We're up to #32 in the set: Bad English. This photo feels like a throwback to the hair metal bands of the 80s.. you know, a few fellas looking tough in leather jackets with long, poofy hair. There are a few MusiCards along these lines, but such acts were on the decline by the time ProSet was shipping these cards to retailers in 1991. I still dig a lot of that stuff, even if the look hasn't aged particularly well.
Bad English is vaguely familiar to me, but I couldn't name you any of their songs off the top of my head. I want to say "Bad Company"... but no, that's a different rock band with a similar name.
The write-up indicates they were something of a supergroup, with guys coming from other established bands. That's John Waite on vocals, right?
Ok, I just looked up the band on Spotify and their most popular song by a wide margin is "When I See You Smile".
Oh yeah! When it gets to the chorus, now I remember this song. I heard it a lot back then, and occasionally still get that chorus stuck in my head these days even though I forgot who the artist was.
So yeah, seems these guys' bread & butter are power metal ballads. Not my favorite genre, but I can still appreciate a cheesy love song with big guitars.
Reading up on the band, turns out they were an offshoot formed after Journey broke up. And yep, I was right about John Waite, so that's cool. (Loved his "Missing You" song back in the day.) Their self-titled debut came out in June 1989 and did pretty well, with "When I See You Smile" going to #1 on the Billboard Hot 100 among a few successful singles. The follow-up record, Backlash, came out in August of 1991 but the band dissolved around that same time with the guys all straying to other projects, and that was it for Bad English.
I think I'll use this moment to clarify for myself the difference between Bad English and Bad Company.
Bad Company are an English band, adding to the confusion. lol
But no, Bad Company is best known as the rock and roll outfit behind the classic rock staple "Feel Like Making Love" and a few other solid hits in the 70s including the eponymous "Bad Company". Like Bad English, you could call them a supergroup: two former members of Free, singer Paul Rodgers and drummer Simon Kirke; former Mott the Hoople guitarist Mick Ralphs; and ex-King Crimson bassist Boz Burrell.
They were before my time, and I'm only familiar with their hits, but I like what I've heard from them. If I had to pick between Bad English and Bad Company, hands down I'm going with the Co. And I'm sure I'm not alone there.
Around the new year last year I shared my favorite songs of 2019. But I don't really have much to share regarding my favorite songs of 2020. The time during my commutes to and from work is where I typically check out new music, and seeing as I've been mostly working from home, I just haven't been listening to much new stuff since corona. I should probably break the habit and try listening to more music while I'm at home.
But when I put on music at home, it's usually old favorites that my wife doesn't mind, rather than drag her along for the ride digging up unfamiliar stuff. I also listen to music on headphones nearly every night when I go to bed-- I'm one of the unlucky people who take a while to fall asleep once my head hits the pillow, so I can usually get an album in before I drift off to dreamland-- but I tend to stick to familiar favorites in that situation rather than challenge my sleepy ears with new stuff.
One old song that I only first discovered last year was "Johnny and Mary" by Robert Palmer. What a cool song! From 1980. Doesn't sound like the later "Simply Irresistible" and "Addicted to Love" stuff he's best known for.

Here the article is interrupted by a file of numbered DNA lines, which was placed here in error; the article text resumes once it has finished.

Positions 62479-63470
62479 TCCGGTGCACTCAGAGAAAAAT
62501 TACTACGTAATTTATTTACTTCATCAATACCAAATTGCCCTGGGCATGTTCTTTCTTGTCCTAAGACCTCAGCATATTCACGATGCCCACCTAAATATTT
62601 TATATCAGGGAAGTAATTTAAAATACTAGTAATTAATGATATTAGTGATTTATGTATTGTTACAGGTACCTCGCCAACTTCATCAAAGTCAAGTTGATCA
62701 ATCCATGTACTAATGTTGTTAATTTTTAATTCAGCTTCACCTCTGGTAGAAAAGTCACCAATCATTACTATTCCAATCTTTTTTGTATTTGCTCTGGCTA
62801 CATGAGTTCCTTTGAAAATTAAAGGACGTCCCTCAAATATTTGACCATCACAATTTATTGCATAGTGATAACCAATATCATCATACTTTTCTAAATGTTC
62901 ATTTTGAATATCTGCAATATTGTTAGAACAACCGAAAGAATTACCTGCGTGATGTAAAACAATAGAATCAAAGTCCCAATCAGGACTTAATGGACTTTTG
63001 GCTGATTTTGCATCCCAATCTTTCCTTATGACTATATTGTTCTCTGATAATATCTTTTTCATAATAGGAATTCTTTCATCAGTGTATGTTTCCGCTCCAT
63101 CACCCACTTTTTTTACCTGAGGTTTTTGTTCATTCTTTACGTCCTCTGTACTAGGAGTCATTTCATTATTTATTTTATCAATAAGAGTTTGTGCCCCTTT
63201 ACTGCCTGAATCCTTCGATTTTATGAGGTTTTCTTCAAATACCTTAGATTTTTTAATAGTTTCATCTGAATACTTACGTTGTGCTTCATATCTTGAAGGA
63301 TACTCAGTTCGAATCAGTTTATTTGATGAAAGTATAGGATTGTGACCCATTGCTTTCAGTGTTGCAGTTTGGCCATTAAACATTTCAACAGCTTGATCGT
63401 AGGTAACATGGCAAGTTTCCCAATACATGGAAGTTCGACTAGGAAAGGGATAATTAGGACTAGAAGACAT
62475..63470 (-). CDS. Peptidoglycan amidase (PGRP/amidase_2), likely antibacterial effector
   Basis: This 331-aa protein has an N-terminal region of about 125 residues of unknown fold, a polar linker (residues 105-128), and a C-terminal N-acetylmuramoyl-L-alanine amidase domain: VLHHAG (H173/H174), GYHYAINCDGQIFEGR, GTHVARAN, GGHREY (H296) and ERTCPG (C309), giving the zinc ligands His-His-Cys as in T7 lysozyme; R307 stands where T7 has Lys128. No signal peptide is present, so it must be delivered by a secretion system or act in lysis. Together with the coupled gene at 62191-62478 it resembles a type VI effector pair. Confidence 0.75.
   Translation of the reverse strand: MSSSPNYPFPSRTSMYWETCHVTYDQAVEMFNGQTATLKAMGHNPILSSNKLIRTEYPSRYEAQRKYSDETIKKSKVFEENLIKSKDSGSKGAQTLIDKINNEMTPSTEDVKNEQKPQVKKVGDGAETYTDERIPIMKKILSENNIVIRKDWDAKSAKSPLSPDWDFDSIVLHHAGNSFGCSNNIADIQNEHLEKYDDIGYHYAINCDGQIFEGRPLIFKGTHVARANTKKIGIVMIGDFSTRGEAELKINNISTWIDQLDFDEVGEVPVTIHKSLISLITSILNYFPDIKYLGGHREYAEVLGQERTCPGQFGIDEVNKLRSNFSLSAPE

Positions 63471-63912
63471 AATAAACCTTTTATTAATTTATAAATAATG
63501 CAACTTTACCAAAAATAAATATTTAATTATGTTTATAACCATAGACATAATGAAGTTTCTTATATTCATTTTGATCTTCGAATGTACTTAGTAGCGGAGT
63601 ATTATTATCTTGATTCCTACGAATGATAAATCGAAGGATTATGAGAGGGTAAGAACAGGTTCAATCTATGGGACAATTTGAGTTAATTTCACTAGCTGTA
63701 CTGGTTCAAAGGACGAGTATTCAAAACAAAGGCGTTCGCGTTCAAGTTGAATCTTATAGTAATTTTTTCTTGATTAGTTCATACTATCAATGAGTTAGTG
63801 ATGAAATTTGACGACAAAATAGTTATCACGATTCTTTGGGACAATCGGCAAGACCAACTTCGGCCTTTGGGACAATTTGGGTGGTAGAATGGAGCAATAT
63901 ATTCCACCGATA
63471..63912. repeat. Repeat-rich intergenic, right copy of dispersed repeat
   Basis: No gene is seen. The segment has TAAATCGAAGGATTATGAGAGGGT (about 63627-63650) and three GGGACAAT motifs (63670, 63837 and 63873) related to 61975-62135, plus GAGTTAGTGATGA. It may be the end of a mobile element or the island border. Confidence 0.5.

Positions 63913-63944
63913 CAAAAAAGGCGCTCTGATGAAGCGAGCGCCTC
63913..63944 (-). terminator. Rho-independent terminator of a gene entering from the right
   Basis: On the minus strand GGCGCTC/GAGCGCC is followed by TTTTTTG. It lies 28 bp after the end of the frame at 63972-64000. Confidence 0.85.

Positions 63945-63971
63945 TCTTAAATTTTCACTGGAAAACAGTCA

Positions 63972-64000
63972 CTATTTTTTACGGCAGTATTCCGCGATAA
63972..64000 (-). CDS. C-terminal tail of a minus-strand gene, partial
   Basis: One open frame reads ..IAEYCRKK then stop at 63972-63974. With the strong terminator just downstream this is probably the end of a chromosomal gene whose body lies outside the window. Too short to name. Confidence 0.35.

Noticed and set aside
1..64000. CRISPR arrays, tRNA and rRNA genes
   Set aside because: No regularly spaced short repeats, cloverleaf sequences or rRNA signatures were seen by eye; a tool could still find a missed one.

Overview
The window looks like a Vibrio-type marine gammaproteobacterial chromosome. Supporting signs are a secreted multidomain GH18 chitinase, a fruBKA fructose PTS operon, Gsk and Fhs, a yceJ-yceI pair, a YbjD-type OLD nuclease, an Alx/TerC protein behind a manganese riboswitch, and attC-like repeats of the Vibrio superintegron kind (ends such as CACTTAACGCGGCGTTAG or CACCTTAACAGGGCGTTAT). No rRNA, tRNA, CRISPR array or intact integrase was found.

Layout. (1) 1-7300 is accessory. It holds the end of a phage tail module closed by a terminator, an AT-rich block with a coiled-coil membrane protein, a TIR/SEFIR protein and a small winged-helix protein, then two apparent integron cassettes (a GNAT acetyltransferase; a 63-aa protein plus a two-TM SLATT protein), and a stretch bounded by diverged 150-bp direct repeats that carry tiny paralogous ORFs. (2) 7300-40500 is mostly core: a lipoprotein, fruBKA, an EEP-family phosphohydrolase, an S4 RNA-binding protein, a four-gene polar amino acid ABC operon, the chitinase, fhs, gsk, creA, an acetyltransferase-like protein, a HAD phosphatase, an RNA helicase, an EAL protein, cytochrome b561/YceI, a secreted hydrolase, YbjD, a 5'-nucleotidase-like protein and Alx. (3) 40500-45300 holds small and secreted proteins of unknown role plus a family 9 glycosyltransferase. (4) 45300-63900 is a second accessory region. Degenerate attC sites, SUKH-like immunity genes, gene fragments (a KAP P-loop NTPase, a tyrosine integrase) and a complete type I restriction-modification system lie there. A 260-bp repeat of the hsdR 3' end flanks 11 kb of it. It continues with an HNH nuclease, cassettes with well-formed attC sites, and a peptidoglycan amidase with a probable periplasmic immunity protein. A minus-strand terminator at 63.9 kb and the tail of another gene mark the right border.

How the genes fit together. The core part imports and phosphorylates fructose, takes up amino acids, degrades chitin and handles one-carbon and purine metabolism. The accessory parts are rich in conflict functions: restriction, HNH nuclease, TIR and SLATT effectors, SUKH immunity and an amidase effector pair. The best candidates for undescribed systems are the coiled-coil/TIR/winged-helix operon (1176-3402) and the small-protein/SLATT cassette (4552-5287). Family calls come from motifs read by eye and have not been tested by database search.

Anywho... any of you readers find any new favorites last year? What do you think of Bad Company and/or Bad English?
The Alarm makes the 1991 Pro Set MusiCards SuperStars set at card #31. While I've enjoyed songs from the band over the years, honestly I don't think I've ever seen them before this. So that's cool. Interesting shot of the guys in a studio. Wonder if this was taken during a rehearsal or recording session or what.
The big black box of the logo seems especially intrusive here, partially covering the bassist's face.
The back photo here was taken very near the same time as the front. I got a kick out of the guy in the middle who hasn't moved at all between shots. Must've been deep in thought! Or maybe he's just patiently waiting for the photographer to finish up so they can get to the next song.
And how about that write-up? If you weren't familiar with the band before reading it, you'd have to assume they do Bob Dylan-inspired self-help songs about Welsh pride.
This is the Alarm's only MusiCard in the set(s)-- not in the UK edition despite having more success on the UK charts than US. And it's funny that they're in the pop section of the checklist, not the rock section, but I suppose they could go either way as a new wave pop band.
The Alarm - "The Stand"
The band's origins begin in '77 with a punk band called The Toilets before eventually morphing into The Alarm in 1981. They had early minor hits with "The Stand" (inspired by the Stephen King novel) and "Sixty Eight Guns", and the band opened for U2 on the War tour in the US. They kept busy touring and recording throughout the 80s, scoring their lone US Top 50 hit with "Sold Me Down the River" off 1989's Change. That album had an alternate Welsh-language version, which is what the quote on the back of the card was talking about. The band suddenly broke up in '91, but eventually reformed by the end of the decade and.. wow, are still active today.
The Alarm - "Rescue Me"
The radio station I listened to as a teen (91X) played a lot of The Alarm, so I grew up on their hits in the 90s, but I was always a little confused about how they weren't more popular. I don't recall ever seeing their videos on MTV, for example. But yeah, tunes like "Rain in the Summertime", "Love Don't Come Easy", and "Rescue Me" are all classics in my book. But I'm more like a "Greatest Hits" fan, as I don't think I've ever dived into their back catalogue, but maybe someday I'll give them a deeper listen.
This Month in 1991: January
Here's a new feature for the blog in 2021 where I'll celebrate the 30th anniversary of the set by looking back to 1991.
The big news of January '91 was the beginning of Operation Desert Storm. Hit songs topping the charts included Madonna's "Justify My Love" (I never liked that one much), Bette Midler's "From a Distance", and Damn Yankees' "High Enough". Home Alone was king in theaters-- feels like its legacy is a Christmas movie, premiering the previous November, but it held the top spot at the box office until February '91.